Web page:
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I am implementing a class that will be used concurrently from multiple threads. Most of the properties get and set primitive types which can be handled properly by the Interlocked class. The class includes a Guid property. This is not as straight-forward to implement in a thread-safe manner. Is this how you would implement the property? Thanks in advance.

private Byte[] _activityId;
public Guid ActivityId 
    {
        get { return new Guid(this._activityId); }
        set
        {
            Byte[] bytes = value.ToByteArray();
            Interlocked.Exchange(ref this._activityId, bytes);
        }
    }

UPDATE: So the only proposed solution up to this point doesn't include the use of any "Threading" classes or constructs. So I am going to pose the question that I've already posed in comments:

My understanding is that reference/primitive values types assignments are atomic however Interlocked will guarantee the change is propagated to all threads. If we could simply just assign the value, why does Interlocked expose APIs to exchange reference types and primitive values?

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3  
Assignments of reference types are atomic; you don't need Interlocked. –  SLaks Dec 29 '11 at 16:19
    
It's very possible I'm missing something here, but since Guids are value types, what exactly is the issue here? –  David Lively Dec 29 '11 at 16:19
    
What's the point of having a byte[] backing property and a public Guid property? How is this code going to be used? –  Darin Dimitrov Dec 29 '11 at 16:22
    
@DarinDimitrov: It will be used as a Guid, but he wants atomic assigment. –  SLaks Dec 29 '11 at 16:22
    
My understanding is that reference assignments are atomic however Interlocked will guarantee the change is propagated to all threads. If we could simply just assign the value, why does Interlocked expose APIs to exchange reference types and primitive values? –  Josh Dec 29 '11 at 16:26
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2 Answers

up vote 2 down vote accepted

I think you could use the other overload of Interlocked.Exchange:

private volatile object _activityId; // Yes, object :)
public Guid ActivityId {
    get { return (Guid)_activityId; }
    set { _activityId = value; }
}

This works because the Guid is now boxed, and the assignment of reference types is atomic.

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1  
That won't compile; you need a cast. Also, you still don't need Interlocked. –  SLaks Dec 29 '11 at 16:24
1  
@SLaks You are right - I added the cast, removed Exchange, and added a quick explanation. Thanks for spotting the bug (I should have copy-pasted from my editor rather than re-typing with a missing cast). –  dasblinkenlight Dec 29 '11 at 16:31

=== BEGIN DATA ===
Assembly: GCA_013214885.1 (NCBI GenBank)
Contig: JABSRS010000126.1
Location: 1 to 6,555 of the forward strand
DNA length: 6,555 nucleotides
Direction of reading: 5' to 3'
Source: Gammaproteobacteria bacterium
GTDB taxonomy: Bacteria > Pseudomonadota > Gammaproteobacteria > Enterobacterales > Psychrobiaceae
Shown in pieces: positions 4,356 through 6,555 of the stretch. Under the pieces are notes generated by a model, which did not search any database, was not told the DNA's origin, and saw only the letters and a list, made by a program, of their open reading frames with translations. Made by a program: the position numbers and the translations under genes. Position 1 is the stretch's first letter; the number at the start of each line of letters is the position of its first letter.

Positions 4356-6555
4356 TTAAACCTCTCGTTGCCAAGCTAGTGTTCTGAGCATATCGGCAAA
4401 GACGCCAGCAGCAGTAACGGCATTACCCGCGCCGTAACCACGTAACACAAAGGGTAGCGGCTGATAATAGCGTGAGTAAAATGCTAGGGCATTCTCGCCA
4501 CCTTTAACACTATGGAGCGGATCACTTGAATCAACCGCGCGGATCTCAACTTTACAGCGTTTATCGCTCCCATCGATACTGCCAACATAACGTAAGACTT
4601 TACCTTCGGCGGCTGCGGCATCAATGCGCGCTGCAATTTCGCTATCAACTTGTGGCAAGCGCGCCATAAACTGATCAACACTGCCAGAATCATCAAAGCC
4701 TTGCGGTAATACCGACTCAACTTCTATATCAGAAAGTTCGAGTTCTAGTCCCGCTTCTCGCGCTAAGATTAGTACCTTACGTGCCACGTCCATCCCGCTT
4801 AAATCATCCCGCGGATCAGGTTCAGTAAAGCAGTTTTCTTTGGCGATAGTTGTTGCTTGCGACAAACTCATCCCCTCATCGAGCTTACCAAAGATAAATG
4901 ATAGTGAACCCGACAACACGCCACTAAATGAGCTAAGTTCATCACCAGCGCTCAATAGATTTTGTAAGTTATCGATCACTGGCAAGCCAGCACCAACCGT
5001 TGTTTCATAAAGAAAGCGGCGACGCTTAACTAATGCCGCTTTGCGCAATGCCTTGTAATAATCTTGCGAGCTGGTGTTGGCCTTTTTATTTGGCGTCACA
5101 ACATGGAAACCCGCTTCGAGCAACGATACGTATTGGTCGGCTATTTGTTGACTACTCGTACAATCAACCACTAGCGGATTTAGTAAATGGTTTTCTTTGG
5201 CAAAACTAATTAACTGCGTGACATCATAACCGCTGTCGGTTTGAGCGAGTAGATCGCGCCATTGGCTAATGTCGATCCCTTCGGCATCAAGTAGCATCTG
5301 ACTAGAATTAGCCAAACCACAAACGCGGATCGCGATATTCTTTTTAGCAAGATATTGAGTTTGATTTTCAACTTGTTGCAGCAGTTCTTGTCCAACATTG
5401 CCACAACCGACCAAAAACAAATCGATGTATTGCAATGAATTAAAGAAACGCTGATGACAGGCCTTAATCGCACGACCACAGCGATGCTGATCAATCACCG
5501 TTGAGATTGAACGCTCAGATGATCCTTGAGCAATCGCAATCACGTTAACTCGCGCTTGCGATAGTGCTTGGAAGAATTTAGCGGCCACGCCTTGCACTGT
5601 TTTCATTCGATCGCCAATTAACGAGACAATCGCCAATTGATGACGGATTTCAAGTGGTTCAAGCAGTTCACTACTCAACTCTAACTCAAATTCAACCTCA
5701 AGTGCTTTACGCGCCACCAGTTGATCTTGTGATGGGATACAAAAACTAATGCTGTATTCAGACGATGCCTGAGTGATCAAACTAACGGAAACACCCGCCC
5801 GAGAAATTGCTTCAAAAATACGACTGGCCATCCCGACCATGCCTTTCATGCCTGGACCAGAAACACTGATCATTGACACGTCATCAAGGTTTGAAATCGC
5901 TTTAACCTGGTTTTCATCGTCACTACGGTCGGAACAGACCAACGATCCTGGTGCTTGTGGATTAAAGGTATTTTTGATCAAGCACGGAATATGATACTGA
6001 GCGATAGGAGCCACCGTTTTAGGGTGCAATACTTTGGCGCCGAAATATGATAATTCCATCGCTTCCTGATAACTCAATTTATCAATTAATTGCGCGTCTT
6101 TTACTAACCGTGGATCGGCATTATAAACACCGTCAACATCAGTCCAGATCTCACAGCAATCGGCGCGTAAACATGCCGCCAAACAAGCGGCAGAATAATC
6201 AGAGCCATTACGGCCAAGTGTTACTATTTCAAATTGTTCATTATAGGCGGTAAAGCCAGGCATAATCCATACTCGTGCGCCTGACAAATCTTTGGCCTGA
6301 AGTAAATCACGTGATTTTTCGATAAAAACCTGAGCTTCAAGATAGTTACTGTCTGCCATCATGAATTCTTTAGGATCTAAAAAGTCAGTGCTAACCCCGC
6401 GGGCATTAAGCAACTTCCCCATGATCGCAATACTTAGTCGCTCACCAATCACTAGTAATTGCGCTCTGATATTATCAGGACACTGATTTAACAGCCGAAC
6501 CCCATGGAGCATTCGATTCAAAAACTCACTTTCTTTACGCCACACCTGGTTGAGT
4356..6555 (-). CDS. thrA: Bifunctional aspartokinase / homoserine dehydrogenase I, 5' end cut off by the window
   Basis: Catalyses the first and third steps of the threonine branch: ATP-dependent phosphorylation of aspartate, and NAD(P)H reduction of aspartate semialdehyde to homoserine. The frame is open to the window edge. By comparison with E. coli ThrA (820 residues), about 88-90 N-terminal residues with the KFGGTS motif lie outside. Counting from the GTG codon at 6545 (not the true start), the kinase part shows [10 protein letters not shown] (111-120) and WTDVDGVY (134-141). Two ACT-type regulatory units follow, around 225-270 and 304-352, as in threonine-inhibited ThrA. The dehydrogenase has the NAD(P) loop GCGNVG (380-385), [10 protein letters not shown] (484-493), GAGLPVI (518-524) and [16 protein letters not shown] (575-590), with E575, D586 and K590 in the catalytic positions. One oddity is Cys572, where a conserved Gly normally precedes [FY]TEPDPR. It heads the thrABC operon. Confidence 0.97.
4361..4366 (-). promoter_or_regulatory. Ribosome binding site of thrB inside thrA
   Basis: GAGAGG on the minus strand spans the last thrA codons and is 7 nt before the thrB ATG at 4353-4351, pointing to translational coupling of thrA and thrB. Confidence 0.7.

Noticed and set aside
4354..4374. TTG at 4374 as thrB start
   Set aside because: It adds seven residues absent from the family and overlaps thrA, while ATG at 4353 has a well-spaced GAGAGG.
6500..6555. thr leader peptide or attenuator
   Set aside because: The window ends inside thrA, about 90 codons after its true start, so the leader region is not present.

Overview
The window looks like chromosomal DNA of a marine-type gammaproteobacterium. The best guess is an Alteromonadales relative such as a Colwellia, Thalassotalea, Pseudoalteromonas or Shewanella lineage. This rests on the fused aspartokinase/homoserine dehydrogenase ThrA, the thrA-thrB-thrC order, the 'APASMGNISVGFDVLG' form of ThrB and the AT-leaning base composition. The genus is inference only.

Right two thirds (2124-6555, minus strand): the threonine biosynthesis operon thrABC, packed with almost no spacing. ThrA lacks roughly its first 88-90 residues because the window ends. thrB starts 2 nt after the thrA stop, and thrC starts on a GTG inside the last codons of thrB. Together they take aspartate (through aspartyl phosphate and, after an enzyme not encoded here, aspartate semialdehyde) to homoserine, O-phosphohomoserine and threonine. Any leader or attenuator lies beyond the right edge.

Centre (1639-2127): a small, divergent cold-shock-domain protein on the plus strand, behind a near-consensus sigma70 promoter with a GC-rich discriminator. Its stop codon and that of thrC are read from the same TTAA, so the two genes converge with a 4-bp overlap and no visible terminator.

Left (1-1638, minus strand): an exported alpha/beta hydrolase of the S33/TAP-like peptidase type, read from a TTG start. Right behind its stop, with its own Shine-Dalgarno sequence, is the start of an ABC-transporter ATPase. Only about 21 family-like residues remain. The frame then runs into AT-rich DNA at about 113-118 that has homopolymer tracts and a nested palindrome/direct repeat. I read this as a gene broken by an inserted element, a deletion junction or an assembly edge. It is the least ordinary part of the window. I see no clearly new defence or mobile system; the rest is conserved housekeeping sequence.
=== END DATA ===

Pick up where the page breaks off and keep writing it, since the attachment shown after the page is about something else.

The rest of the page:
This looks like it might return stale values from the getter. –  CodesInChaos Dec 29 '11 at 16:41
    
@CodeInChaos Since there is no locks here, there is definitely a possibility of having a race condition. You wouldn't get inconsistent results, through, because assignments of references are atomic. –  dasblinkenlight Dec 29 '11 at 16:51
    
No, what I mean is that the reading thread might cache a single value for (almost) ever. –  CodesInChaos Dec 29 '11 at 16:55
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You can get cheaper atomic assignment by creating your own box class:

class Box<T> where T : struct {
    public readonly T Value;
    public Box(T value) { Value = value; }
}

By storing a reference to the (immutable) Box instance instead of storing the value directly, all operations on the field will be atomic.

private Box<Guid> _activityId;
public Guid ActivityId {
    get { return this._activityId.Value; }
    set { this._activityId = new Box<Guid>(value); }
}

This way, the non-atomic struct copy operations happen in new Box<Guid>(value) and in the .Value access. Since they don't involve the field, they won't cause trouble.

This should be much faster than using byte arrays, and a little bit faster than native boxing with a cast. (disclaimer: I haven't measured)

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How come there is no need for Interlocked -or- the volatile modifier -or- some other "Theading" construct/class? –  Josh Dec 29 '11 at 16:32
1  
Because reference assignments are atomic. You may want Thread.MemoryBarrier(); I'm not sure. –  SLaks Dec 29 '11 at 16:33
    
@SLaks: MemoryBarrier() is mostly important for guaranteeing the order or making sure a loop doesn't optimize out loading a value from memory instead of just checking the register. You should be correct with your answer. –  Bengie Dec 29 '11 at 17:03
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